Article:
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LinuxPapers.org: File Permissions in Unix and Linux

[ Thanks to [email protected]
for this link. ]

“This article describes the basic notions around file
permissions in Unix and GNU/Linux, giving the reader the knowledge
to use them effectively”

“In every computer that has a Unix-like operative system, such
as GNU/Linux, many different users are able to access the system.
In order to guarantee the security and the privacy of each user’s
data, the operative system is equipped with mechanisms that allow
us to manage the permissions associated with every element in the
filesystem, the files and directories. For each of these elements
there is an owner and a group: the owner is the user that the file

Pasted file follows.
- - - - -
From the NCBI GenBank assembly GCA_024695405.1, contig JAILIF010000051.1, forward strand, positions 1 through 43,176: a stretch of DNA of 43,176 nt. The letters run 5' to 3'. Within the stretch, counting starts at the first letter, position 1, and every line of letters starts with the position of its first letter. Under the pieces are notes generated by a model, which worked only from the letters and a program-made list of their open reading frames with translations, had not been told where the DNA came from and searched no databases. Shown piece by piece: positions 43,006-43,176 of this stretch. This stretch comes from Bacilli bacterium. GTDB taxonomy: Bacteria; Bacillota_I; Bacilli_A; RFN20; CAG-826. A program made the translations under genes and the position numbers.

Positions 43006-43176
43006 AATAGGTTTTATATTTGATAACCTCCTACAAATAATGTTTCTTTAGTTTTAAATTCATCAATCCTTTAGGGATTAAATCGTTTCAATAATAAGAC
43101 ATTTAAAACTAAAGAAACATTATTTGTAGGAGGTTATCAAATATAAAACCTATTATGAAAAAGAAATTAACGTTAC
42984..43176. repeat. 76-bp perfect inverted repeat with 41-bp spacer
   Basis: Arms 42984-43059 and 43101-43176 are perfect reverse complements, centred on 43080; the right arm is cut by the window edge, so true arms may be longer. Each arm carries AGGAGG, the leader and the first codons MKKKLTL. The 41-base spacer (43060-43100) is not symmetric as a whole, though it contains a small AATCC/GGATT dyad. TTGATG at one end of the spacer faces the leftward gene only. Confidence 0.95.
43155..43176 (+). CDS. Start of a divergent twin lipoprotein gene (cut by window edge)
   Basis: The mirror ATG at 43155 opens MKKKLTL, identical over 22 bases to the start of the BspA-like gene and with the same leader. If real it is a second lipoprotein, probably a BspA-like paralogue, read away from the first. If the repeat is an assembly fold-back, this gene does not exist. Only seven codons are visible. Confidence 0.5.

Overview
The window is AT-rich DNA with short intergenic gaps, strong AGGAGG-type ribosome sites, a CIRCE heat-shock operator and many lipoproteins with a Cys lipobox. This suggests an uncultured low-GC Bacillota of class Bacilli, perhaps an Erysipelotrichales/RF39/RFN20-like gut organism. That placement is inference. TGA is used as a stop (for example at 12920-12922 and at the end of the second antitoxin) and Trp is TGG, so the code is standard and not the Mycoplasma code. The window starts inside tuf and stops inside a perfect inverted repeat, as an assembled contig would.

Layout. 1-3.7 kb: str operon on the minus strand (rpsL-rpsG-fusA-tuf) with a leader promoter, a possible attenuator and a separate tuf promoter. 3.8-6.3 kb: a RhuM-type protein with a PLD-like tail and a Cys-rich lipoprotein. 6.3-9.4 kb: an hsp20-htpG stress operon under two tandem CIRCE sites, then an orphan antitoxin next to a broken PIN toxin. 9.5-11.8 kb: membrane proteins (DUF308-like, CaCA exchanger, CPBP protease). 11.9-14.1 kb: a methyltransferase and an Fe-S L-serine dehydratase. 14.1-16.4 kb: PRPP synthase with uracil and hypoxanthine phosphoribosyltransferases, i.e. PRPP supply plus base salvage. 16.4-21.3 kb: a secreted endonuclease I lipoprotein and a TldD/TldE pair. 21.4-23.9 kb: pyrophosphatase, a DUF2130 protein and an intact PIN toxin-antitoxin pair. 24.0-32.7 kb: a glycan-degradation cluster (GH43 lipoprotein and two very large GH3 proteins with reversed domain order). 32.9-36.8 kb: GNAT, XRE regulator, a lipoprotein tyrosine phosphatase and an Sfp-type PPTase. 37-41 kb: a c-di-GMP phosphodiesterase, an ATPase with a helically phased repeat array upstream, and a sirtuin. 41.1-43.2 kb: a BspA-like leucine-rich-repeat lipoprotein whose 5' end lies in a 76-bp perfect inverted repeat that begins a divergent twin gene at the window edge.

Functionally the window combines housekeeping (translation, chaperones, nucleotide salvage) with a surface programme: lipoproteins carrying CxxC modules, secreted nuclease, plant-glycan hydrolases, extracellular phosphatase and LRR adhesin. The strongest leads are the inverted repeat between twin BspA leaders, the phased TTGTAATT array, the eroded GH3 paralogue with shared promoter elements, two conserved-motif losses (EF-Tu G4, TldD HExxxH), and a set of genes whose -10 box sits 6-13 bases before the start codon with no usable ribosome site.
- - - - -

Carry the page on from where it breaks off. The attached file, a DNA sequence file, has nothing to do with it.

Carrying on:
or directory belongs to, and the group is a particular group of
users that in general are able to access that file or
directory.”

“The file permissions for test_file, are shown by the first 10
symbols in the output from ls. The first symbol, in the case of
files, is always -, while the remaining nine symbols describe the
permissions that are associated with the file. Those nine symbols
are divided into three groups of three (from left to right):

  • permissions for the user that owns the file
  • permissions for the users in the file’s group
  • permissions for all other users in the system”

Complete
Story